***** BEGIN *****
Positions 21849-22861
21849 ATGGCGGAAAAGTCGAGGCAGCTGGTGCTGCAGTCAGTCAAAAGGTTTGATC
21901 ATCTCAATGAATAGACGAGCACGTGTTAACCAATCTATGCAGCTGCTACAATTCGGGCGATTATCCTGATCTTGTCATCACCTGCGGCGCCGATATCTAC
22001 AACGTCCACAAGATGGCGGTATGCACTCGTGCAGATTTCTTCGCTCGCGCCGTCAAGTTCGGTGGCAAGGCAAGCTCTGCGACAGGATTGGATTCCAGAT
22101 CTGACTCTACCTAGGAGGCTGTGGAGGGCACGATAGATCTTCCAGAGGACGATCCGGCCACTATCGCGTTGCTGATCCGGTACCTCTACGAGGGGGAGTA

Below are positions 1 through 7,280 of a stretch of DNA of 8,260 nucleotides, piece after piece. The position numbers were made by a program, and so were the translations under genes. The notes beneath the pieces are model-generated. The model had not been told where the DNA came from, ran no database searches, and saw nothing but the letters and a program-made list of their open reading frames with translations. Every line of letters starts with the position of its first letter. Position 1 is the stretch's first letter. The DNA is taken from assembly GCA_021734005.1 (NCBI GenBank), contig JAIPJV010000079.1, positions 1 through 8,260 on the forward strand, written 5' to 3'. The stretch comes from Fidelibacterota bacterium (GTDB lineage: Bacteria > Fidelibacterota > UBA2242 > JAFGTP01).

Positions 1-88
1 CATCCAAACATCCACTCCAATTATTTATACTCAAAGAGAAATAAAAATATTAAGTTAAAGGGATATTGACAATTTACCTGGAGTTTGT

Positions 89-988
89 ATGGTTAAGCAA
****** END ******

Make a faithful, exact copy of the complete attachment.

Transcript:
Positions 21849-22861
21849 ATGGCGGAAAAGTCGAGGCAGCTGGTGCTGCAGTCAGTCAAAAGGTTTGATC
21901 ATCTCAATGAATAGACGAGCACGTGTTAACCAATCTATGCAGCTGCTACAATTCGGGCGATTATCCTGATCTTGTCATCACCTGCGGCGCCGATATCTAC
22001 AACGTCCACAAGATGGCGGTATGCACTCGTGCAGATTTCTTCGCTCGCGCCGTCAAGTTCGGTGGCAAGGCAAGCTCTGCGACAGGATTGGATTCCAGAT
22101 CTGACTCTACCTAGGAGGCTGTGGAGGGCACGATAGATCTTCCAGAGGACGATCCGGCCACTATCGCGTTGCTGATCCGGTACCTCTACGAGGGGGAGTA

Below are positions 1 through 7,280 of a stretch of DNA of 8,260 nucleotides, piece after piece. The position numbers were made by a program, and so were the translations under genes. The notes beneath the pieces are model-generated. The model had not been told where the DNA came from, ran no database searches, and saw nothing but the letters and a program-made list of their open reading frames with translations. Every line of letters starts with the position of its first letter. Position 1 is the stretch's first letter. The DNA is taken from assembly GCA_021734005.1 (NCBI GenBank), contig JAIPJV010000079.1, positions 1 through 8,260 on the forward strand, written 5' to 3'. The stretch comes from Fidelibacterota bacterium (GTDB lineage: Bacteria > Fidelibacterota > UBA2242 > JAFGTP01).

Positions 1-88
1 CATCCAAACATCCACTCCAATTATTTATACTCAAAGAGAAATAAAAATATTAAGTTAAAGGGATATTGACAATTTACCTGGAGTTTGT

Positions 89-988
89 ATGGTTAAGCAA